Damp walls are cold walls. Moisture passing through a wall carries dissolved ‘salts’. When salt reaches the surface of plaster or paint it spoils the decorations and eventually ‘blows’ the plaster. Such walls are also very prone to Condensation and hence Black Spot Mould. (Click here for Mould Help).
If the walls are below the damp proof course, partially below ground, or ‘earth retaining’, they will always be damp. Traditionally the way around this problem was to cover up the damp with wooden paneling, but this tends to rot. So, ‘tanking’ was invented – in its original form a waterproof, liquid coating that bonds to damp masonry.
If you need any help with damp walls or ‘tanking’ products, Property Repair Systems staff will be pleased to give you completely free, no obligation advice on 01626 336180. The information you need may be in the project below. If not, call them.
Tanking Walls – choice of methodsThe three main methods are;
- Liquid bitumen coating – painted onto the cleaned brickwork, stone, block or render – difficult to apply to old, damp salty masonry, prone to separation from the wall and render coats due to incomplete curing. Best for non-critical small jobs, or external coating below the damp proof course.
- Cement based slurry – applied by soft brush onto damped, cleaned brickwork, stone, block or render – easier to apply because the cement base wants to amalgamate with the masonry and mortar. Not a true vapour barrier, so needs to be finished with ‘breathing’ materials. Ideal for partial below ground situations or exterior coating on foundation walls.
- Air gap membranes – not strictly ‘tanking’ in the same way as liquids – it is a dimpled plastic sheet fixed onto brick, stone, block or render with plastic plugs to form an air gap cavity. These Membranes can have a plain surface, for battening or a Mesh surface for direct plastering or plaster boarding. Ideal for cold, single leaf walls and for lining rooms with cold solid 9 inch walls.
Cementitious Slurry – how to apply
- Hack off all old plaster, render, paint and loose masonry. Remove all wooden plugs and bonding timbers. Wash with fresh water and then apply salt neutraliser.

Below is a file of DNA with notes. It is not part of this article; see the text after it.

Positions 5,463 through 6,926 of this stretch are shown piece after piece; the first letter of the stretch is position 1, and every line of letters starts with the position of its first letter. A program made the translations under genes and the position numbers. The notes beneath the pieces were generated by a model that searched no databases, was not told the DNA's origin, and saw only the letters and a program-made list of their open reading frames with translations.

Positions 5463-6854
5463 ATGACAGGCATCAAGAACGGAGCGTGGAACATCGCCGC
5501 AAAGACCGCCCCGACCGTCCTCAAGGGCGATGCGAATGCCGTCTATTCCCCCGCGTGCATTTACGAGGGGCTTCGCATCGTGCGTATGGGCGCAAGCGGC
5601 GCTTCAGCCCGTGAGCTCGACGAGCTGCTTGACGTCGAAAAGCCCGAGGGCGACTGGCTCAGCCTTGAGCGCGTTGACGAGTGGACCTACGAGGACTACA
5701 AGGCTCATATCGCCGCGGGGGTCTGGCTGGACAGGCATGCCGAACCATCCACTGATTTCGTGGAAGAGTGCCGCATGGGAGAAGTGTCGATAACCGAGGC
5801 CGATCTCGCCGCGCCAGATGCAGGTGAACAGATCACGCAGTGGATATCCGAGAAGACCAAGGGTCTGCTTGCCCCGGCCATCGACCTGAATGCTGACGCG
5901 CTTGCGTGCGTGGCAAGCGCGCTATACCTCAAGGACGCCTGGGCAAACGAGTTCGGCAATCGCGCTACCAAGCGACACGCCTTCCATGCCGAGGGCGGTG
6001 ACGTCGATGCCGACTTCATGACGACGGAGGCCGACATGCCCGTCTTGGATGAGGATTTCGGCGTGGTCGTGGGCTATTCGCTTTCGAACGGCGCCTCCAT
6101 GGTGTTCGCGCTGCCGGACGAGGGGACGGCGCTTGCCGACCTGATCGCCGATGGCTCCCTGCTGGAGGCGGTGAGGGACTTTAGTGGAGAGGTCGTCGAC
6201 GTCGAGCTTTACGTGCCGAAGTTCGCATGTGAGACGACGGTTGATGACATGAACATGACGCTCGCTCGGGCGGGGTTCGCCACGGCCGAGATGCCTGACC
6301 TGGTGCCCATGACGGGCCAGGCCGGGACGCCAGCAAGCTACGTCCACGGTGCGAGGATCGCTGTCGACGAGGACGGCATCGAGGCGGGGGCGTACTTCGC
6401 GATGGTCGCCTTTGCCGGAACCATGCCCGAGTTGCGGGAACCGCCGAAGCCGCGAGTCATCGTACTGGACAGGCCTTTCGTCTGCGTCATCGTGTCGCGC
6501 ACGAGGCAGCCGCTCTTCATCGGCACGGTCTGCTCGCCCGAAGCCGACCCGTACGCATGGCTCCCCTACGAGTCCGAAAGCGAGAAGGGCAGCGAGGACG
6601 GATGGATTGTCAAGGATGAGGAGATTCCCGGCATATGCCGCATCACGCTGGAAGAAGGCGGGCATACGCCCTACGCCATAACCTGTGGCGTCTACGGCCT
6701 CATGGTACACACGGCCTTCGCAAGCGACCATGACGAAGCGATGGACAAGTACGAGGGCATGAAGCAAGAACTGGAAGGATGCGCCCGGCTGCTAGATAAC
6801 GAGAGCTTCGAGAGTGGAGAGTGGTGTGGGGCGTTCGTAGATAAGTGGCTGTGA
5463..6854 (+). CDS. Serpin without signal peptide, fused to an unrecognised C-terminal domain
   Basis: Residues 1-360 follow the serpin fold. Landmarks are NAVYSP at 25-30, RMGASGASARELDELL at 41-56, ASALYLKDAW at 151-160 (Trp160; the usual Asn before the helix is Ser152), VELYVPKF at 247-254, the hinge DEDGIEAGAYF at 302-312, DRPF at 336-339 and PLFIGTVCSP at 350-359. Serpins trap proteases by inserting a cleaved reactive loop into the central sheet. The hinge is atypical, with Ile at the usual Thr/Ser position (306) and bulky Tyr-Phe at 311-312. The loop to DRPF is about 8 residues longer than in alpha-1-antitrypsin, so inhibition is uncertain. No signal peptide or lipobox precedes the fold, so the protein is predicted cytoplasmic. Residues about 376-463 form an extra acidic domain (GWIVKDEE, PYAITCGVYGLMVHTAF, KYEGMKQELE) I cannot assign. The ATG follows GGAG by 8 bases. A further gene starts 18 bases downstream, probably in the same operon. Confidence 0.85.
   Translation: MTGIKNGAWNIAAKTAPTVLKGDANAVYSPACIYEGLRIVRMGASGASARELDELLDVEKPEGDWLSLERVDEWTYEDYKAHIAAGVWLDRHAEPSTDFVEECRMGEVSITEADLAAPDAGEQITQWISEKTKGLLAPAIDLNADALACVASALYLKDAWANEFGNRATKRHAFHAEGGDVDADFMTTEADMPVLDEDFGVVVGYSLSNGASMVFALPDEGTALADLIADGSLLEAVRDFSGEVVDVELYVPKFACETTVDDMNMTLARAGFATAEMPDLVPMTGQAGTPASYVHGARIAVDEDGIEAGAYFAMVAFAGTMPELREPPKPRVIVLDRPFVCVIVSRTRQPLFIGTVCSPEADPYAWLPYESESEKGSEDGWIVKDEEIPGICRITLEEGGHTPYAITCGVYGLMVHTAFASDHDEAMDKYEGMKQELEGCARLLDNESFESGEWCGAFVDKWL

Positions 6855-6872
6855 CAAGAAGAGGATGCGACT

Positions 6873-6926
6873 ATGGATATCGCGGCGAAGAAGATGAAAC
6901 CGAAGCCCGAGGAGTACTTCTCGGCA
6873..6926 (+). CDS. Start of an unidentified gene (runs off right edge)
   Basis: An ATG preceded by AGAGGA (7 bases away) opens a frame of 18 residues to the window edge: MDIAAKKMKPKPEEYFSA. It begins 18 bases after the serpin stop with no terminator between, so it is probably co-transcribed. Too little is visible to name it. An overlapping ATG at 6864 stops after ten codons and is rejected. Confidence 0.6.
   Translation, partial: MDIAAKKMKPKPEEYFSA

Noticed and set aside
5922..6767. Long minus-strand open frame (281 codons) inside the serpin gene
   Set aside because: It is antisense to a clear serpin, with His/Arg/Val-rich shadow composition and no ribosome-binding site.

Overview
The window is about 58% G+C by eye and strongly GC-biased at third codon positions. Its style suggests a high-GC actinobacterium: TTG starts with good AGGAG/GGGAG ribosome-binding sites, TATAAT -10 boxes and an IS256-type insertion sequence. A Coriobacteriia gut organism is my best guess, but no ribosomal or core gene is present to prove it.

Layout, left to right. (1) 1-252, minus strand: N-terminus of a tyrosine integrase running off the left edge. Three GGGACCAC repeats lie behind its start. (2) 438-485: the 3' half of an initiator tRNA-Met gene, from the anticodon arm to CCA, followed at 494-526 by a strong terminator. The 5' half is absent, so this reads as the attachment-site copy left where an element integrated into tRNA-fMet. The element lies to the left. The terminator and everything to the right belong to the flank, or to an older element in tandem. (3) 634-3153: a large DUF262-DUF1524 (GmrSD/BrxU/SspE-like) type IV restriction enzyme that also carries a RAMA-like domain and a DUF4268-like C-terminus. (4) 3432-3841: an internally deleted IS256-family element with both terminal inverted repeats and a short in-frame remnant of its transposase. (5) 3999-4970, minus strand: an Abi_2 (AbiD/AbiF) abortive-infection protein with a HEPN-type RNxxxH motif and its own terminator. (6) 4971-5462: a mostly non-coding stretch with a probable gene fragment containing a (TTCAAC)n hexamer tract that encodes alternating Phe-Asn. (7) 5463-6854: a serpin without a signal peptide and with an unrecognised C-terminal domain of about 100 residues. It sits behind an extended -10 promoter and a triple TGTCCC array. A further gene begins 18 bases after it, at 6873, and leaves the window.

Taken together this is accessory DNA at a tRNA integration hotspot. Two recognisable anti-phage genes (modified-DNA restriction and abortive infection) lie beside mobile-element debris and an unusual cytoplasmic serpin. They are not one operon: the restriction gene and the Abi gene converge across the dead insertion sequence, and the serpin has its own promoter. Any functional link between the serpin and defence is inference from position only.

- Ensure that you have no ‘active’ water weeping from the wall – if there is any activity you will need to install relief holes and a temporary drainage method (Ring for help on 01626 336180).
- Whilst damp make good all holes and joints with mortar, sand (washed) and cement, 4:1 mix ratio, plus Renderproof.
- Re-damp the wall and apply a coat of Slurry – this is a powder mixed with water to a thick, smooth soup-like consistency – use of soft paste brush and brush gently to finish in horizontal strokes
- As soon as the surface is tack-free apply a second coat, brushing to finish in vertical strokes (this hopefully covers any pinholes that you missed with the first coat.
- The finished surface can be plastered with a Renovating Plaster, painted with Microporous Replastering Paint or rendered with sand and cement.
Air Gap Membranes – how to install
- Remove all gypsum plaster (solid sand and cement render can stay), wooden plugs and bonding timbers.
- Check whether you have any ‘active’ water weeping from the wall, or if the area has ever suffered from flooding. If there has been any activity you will need to install a drainage method – either a traditional drain or a sump and pump. (Ring for help on 01626 336180).
- Choose your wall finishing method – battens and nailed plaster board (with or without insulation between the battens) or direct plastering with Bonding Plaster, or Plaster Board on adhesive ‘dabs’.
- Battens and nailed plaster board – use Kontract Membrane – the plug heads have pre-formed holes ready for No.12 self tapping screws, to fix the battens.
- Plastering or Plaster Board dab fixed – Mesh Membrane – the welded-on mesh supports the plaster or the adhesive.
- The floor may also need to be covered with Kontract Membrane – a ‘floating’ tongued and grooved chipboard or concrete screeded floor can then be laid. Where liquid water is involved this floor Membrane has to be joined to the wall Membrane – this is called the ‘sealed system’ and must incorporate a drain or a sump and pump.
Salt Neutraliser - a clear liquid used to neutralise 'salts' in render, plaster or masonry, either in an attempt to save otherwise sound plaster or as a preparation prior to re-plastering to our Specification. Apply two coats, wetting in between with fresh water.
Mesh Membrane - easy to install dimpled plastic 'air gap' dry lining membrane, supplied in rolls like wallpaper. Designed to cover damp or salty walls and provide a fresh surface for replastering with a modern lightweight plaster (usually 'bonding').
Quick Cream - new, easy to install, cream damp proofing product - no pump required, no mess, no smell - includes injection nozzle extension. Designed to gently diffuse into the wall to form a water repellent layer - a 'damp proof course' (DPC). It is approved by the British Board of Agrèment - BBA Test Certificate No: 02/3961 - as used by the professionals. The BBA is a Government Approved organisation which has been testing building materials for over 30 years.
If you need any help with damp walls or ‘tanking’ products, Property Repair Systems staff will be pleased to give you completely free, no obligation advice on 01626 336180.